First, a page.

3.1. Greek and Romans (What changed with Hellenistic and Roman Rule?)

Different Views of the Afterlife

Afterlife Exercise 1

At his death he will not take along anything,

his glory will not go down after him.

During his life his soul uttered blessings;

“They will praise you, for you do well for yourself.”

But he will join the company of his fathers,

never again to see the light.

In his prime, man does not understand.

He is like the beasts—they perish.

Afterlife Exercise 2

Death, I think, is actually nothing but the separation of two things from each other, the soul and the body...

When a man who has lived a just and pious life comes to his end, he goes to the Isles of the Blessed, to make his abode in complete happiness, beyond the reach of evils.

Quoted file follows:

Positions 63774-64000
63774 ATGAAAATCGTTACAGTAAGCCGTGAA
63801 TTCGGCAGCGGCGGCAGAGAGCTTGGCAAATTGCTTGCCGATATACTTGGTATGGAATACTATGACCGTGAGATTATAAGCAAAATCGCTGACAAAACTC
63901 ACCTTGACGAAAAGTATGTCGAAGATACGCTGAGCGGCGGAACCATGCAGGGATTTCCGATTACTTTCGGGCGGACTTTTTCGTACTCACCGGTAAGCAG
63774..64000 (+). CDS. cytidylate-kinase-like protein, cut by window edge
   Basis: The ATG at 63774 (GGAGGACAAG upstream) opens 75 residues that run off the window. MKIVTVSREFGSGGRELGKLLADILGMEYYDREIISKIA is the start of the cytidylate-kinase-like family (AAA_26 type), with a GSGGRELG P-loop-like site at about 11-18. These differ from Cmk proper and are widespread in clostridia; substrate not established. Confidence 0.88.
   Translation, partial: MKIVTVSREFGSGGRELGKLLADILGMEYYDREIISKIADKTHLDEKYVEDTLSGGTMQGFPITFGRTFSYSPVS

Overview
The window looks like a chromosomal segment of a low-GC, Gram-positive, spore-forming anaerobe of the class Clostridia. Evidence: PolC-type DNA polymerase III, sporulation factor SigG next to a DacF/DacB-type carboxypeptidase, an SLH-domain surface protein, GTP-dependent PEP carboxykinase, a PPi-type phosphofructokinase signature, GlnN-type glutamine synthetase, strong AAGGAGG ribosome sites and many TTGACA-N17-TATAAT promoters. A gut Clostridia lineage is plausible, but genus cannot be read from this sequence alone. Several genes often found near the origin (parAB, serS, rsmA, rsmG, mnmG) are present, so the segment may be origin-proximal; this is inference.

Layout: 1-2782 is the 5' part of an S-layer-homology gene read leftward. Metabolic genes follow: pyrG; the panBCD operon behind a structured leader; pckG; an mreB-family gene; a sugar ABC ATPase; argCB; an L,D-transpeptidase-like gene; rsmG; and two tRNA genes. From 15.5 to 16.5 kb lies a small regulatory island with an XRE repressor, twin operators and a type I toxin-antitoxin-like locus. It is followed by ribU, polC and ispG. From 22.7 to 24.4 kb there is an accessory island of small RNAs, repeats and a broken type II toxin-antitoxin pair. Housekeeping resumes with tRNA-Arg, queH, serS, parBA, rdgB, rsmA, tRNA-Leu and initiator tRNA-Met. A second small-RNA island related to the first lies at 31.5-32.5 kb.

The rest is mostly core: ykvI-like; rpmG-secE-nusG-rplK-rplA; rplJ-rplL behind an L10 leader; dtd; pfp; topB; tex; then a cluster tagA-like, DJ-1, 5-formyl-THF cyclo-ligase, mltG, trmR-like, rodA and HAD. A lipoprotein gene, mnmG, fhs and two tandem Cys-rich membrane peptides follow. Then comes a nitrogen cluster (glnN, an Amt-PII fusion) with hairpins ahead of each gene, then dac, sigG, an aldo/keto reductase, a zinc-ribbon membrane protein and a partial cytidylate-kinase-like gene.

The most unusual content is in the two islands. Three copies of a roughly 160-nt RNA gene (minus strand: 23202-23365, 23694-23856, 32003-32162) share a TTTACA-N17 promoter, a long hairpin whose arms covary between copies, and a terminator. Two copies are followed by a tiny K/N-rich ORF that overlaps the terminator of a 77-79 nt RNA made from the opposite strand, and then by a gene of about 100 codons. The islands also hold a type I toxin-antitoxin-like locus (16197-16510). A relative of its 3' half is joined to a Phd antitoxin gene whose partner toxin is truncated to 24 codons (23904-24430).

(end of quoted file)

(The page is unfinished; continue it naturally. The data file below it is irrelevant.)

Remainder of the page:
But when one who has lived in an unjust and godless way dies, he goes to the prison of payment and retribution, the one they call Tartarus.

Afterlife Exercise 3

The human body is a fleeting thing, but a virtuous name will never be annihilated.

Have respect for your name, for it will stand by you more than thousands of precious treasures.

The good things of life last a number of days, but a good name, for days without number.

Afterlife Exercise 4

Many of those who sleep in the dust of the earth shall awake, some to everlasting life, others to reproach and everlasting disgrace.

Afterlife Exercise 5

So also is the resurrection of the dead.

It is sown corruptible; it is raised incorruptible.

It is sown dishonorable; it is raised glorious.

It is sown weak; it is raised powerful.

It is sown a natural body; it is raised a spiritual body.

Views of the Afterlife Outside Ancient Judaism and Christianity


What is worth dying for?